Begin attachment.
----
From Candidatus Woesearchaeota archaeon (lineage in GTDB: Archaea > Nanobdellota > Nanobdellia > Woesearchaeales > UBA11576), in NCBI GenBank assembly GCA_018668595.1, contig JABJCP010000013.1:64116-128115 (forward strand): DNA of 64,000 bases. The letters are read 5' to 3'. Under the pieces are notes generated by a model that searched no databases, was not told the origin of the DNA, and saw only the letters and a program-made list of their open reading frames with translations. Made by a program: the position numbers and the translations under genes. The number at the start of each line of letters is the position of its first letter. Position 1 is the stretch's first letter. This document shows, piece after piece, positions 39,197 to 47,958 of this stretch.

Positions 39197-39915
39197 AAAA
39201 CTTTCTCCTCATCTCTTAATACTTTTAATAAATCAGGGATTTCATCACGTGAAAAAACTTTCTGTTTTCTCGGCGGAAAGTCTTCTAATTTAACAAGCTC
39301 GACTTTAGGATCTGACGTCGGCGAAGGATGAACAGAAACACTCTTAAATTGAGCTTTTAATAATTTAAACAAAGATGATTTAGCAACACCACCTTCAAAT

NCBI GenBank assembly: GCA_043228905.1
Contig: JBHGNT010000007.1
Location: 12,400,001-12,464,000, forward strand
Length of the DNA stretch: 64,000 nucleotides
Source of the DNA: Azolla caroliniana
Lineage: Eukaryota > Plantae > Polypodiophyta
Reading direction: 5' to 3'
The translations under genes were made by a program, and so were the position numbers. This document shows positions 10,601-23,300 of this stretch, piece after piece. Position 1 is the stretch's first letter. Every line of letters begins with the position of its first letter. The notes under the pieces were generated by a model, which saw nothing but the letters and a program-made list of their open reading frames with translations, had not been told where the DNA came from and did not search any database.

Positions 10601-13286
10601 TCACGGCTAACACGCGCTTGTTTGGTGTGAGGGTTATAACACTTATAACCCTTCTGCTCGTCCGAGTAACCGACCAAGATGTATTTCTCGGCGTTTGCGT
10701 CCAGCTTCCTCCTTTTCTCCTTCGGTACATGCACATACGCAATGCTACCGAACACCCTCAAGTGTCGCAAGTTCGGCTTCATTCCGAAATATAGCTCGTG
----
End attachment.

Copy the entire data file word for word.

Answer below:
From Candidatus Woesearchaeota archaeon (lineage in GTDB: Archaea > Nanobdellota > Nanobdellia > Woesearchaeales > UBA11576), in NCBI GenBank assembly GCA_018668595.1, contig JABJCP010000013.1:64116-128115 (forward strand): DNA of 64,000 bases. The letters are read 5' to 3'. Under the pieces are notes generated by a model that searched no databases, was not told the origin of the DNA, and saw only the letters and a program-made list of their open reading frames with translations. Made by a program: the position numbers and the translations under genes. The number at the start of each line of letters is the position of its first letter. Position 1 is the stretch's first letter. This document shows, piece after piece, positions 39,197 to 47,958 of this stretch.

Positions 39197-39915
39197 AAAA
39201 CTTTCTCCTCATCTCTTAATACTTTTAATAAATCAGGGATTTCATCACGTGAAAAAACTTTCTGTTTTCTCGGCGGAAAGTCTTCTAATTTAACAAGCTC
39301 GACTTTAGGATCTGACGTCGGCGAAGGATGAACAGAAACACTCTTAAATTGAGCTTTTAATAATTTAAACAAAGATGATTTAGCAACACCACCTTCAAAT

NCBI GenBank assembly: GCA_043228905.1
Contig: JBHGNT010000007.1
Location: 12,400,001-12,464,000, forward strand
Length of the DNA stretch: 64,000 nucleotides
Source of the DNA: Azolla caroliniana
Lineage: Eukaryota > Plantae > Polypodiophyta
Reading direction: 5' to 3'
The translations under genes were made by a program, and so were the position numbers. This document shows positions 10,601-23,300 of this stretch, piece after piece. Position 1 is the stretch's first letter. Every line of letters begins with the position of its first letter. The notes under the pieces were generated by a model, which saw nothing but the letters and a program-made list of their open reading frames with translations, had not been told where the DNA came from and did not search any database.

Positions 10601-13286
10601 TCACGGCTAACACGCGCTTGTTTGGTGTGAGGGTTATAACACTTATAACCCTTCTGCTCGTCCGAGTAACCGACCAAGATGTATTTCTCGGCGTTTGCGT
10701 CCAGCTTCCTCCTTTTCTCCTTCGGTACATGCACATACGCAATGCTACCGAACACCCTCAAGTGTCGCAAGTTCGGCTTCATTCCGAAATATAGCTCGTG